Tag Archives: cloud services

Addressing Data Residency with AWS

Post Syndicated from Min Hyun original https://aws.amazon.com/blogs/security/addressing-data-residency-with-aws/

Whitepaper image

AWS has released a new whitepaper that has been requested by many AWS customers: AWS Policy Perspectives: Data Residency. Data residency is the requirement that all customer content processed and stored in an IT system must remain within a specific country’s borders, and it is one of the foremost concerns of governments that want to use commercial cloud services. General cybersecurity concerns and concerns about government requests for data have contributed to a continued focus on keeping data within countries’ borders. In fact, some governments have determined that mandating data residency provides an extra layer of security.

This approach, however, is counterproductive to the data protection objectives and the IT modernization and global economic growth goals that many governments have set as milestones. This new whitepaper addresses the real and perceived security risks expressed by governments when they demand in-country data residency by identifying the most likely and prevalent IT vulnerabilities and security risks, explaining the native security embedded in cloud services, and highlighting the roles and responsibilities of cloud service providers (CSPs), governments, and customers in protecting data.

Large-scale, multinational CSPs, often called hyperscale CSPs, represent a transformational disruption in technology because of how they support their customers with high degrees of efficiency, agility, and innovation as part of world-class security offerings. The whitepaper explains how hyperscale CSPs, such as AWS, that might be located out of country provide their customers the ability to achieve high levels of data protection through safeguards on their own platform and with turnkey tooling for their customers. They do this while at the same time preserving nation-state regulatory sovereignty.

The whitepaper also considers the commercial, public-sector, and economic effects of data residency policies and offers considerations for governments to evaluate before enforcing requirements that can unintentionally limit public-sector digital transformation goals, in turn possibly leading to increased cybersecurity risk.

AWS continues to engage with governments around the world to hear and address their top-of-mind security concerns. We take seriously our commitment to advocate for our customers’ interests and enforce security from “ground zero.” This means that when customers use AWS, they can have the confidence that their data is protected with a level of assurance that meets, if not exceeds, their needs, regardless of where the data resides.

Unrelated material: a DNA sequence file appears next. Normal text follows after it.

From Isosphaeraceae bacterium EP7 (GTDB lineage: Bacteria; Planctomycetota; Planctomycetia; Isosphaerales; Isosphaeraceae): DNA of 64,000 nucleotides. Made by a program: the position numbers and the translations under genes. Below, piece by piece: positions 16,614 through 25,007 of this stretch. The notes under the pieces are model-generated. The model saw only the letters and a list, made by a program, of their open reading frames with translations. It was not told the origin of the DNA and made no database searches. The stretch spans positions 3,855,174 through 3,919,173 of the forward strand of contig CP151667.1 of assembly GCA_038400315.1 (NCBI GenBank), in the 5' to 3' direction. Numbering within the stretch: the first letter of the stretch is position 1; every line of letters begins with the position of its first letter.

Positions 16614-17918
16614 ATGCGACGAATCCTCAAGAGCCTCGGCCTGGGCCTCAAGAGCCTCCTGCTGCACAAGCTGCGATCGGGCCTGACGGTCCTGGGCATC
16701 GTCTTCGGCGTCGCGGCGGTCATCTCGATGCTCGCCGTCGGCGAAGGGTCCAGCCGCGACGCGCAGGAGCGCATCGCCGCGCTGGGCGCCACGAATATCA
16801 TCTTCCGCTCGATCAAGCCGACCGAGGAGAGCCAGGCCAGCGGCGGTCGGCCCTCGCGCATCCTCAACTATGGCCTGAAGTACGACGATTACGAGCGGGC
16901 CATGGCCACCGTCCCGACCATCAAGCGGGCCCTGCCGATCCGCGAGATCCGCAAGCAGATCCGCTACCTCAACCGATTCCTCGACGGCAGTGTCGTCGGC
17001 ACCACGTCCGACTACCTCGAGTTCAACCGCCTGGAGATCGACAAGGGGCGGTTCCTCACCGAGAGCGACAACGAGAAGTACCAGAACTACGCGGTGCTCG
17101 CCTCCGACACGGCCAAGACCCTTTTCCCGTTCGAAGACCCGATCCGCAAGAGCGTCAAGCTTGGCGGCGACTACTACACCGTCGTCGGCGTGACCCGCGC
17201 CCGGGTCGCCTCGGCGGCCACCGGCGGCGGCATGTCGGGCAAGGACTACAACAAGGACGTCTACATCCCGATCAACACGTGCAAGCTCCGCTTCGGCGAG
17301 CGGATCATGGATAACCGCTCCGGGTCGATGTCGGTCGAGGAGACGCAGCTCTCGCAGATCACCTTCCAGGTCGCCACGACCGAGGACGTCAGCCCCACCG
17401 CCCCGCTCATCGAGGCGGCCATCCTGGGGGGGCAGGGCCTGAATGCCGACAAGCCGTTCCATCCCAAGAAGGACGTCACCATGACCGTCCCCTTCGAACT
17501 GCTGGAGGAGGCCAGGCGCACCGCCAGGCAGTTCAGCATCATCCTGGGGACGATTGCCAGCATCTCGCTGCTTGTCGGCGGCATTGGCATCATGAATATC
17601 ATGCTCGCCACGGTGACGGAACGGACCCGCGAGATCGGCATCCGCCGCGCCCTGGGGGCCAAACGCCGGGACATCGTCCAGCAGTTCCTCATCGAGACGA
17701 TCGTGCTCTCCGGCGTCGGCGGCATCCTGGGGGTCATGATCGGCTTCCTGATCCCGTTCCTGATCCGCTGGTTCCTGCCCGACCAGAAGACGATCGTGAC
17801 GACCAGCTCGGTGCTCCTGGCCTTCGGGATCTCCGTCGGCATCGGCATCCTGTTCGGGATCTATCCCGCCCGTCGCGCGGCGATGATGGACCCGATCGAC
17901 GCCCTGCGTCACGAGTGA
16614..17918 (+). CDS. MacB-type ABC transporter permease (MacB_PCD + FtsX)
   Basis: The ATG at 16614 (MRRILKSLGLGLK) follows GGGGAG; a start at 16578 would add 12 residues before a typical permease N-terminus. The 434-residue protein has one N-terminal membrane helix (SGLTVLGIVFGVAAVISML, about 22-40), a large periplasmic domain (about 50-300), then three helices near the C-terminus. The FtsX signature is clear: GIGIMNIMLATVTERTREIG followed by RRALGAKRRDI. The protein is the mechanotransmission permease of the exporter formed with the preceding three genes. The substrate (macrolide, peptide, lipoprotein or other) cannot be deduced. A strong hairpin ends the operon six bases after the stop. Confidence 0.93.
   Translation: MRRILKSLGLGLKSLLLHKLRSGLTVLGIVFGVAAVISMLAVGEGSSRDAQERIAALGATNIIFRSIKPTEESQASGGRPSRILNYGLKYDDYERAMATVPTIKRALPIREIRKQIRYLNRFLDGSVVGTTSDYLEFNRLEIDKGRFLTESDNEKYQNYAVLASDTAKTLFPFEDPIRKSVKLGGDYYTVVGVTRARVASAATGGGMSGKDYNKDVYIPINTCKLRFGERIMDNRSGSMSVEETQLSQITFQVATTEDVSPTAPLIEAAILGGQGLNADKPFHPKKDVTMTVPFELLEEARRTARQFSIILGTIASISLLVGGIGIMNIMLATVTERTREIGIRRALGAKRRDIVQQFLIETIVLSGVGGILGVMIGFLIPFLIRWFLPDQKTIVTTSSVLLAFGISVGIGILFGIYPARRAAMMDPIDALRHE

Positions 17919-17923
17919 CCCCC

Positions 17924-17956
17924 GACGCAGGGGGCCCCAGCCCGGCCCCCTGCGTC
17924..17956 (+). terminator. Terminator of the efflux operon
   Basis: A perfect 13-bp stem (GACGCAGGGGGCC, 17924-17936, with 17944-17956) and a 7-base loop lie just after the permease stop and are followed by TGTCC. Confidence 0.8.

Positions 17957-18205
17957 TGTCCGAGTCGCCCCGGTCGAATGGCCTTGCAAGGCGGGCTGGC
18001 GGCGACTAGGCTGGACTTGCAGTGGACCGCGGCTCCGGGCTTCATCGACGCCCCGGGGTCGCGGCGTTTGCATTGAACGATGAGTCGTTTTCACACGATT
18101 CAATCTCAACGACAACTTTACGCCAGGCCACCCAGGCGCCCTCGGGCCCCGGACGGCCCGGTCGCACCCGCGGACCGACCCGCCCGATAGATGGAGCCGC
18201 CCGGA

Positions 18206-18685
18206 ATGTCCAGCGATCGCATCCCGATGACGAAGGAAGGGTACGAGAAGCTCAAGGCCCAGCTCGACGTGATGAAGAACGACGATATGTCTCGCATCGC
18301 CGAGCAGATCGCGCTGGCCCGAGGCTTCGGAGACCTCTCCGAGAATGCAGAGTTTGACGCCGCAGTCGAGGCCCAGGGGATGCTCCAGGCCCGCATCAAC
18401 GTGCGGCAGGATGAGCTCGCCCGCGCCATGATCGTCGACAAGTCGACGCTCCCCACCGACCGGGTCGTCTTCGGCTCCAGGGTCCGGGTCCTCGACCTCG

– Min Hyun, Cloud Security Policy Strategist

Early Challenges: Managing Cash Flow

Post Syndicated from Gleb Budman original https://www.backblaze.com/blog/managing-cash-flow/

Cash flow projection charts

This post by Backblaze’s CEO and co-founder Gleb Budman is the eighth in a series about entrepreneurship. You can choose posts in the series from the list below:

  1. How Backblaze got Started: The Problem, The Solution, and the Stuff In-Between
  2. Building a Competitive Moat: Turning Challenges Into Advantages
  3. From Idea to Launch: Getting Your First Customers
  4. How to Get Your First 1,000 Customers
  5. Surviving Your First Year
  6. How to Compete with Giants
  7. The Decision on Transparency
  8. Early Challenges: Managing Cash Flow

Use the Join button above to receive notification of new posts in this series.

Running out of cash is one of the quickest ways for a startup to go out of business. When you are starting a company the question of where to get cash is usually the top priority, but managing cash flow is critical for every stage in the lifecycle of a company. As a primarily bootstrapped but capital-intensive business, managing cash flow at Backblaze was and still is a key element of our success and requires continued focus. Let’s look at what we learned over the years.

Raising Your Initial Funding

When starting a tech business in Silicon Valley, the default assumption is that you will immediately try to raise venture funding. There are certainly many advantages to raising funding — not the least of which is that you don’t need to be cash-flow positive since you have cash in the bank and the expectation is that you will have a “burn rate,” i.e. you’ll be spending more than you make.

Note: While you’re not expected to be cash-flow positive, that doesn’t mean you don’t have to worry about cash. Cash-flow management will determine your burn rate. Whether you can get to cash-flow breakeven or need to raise another round of funding is a direct byproduct of your cash flow management.

Also, raising funding takes time (most successful fundraising cycles take 3-6 months start-to-finish), and time at a startup is in short supply. Constantly trying to raise funding can take away from product development and pursuing growth opportunities. If you’re not successful in raising funding, you then have to either shut down or find an alternate method of funding the business.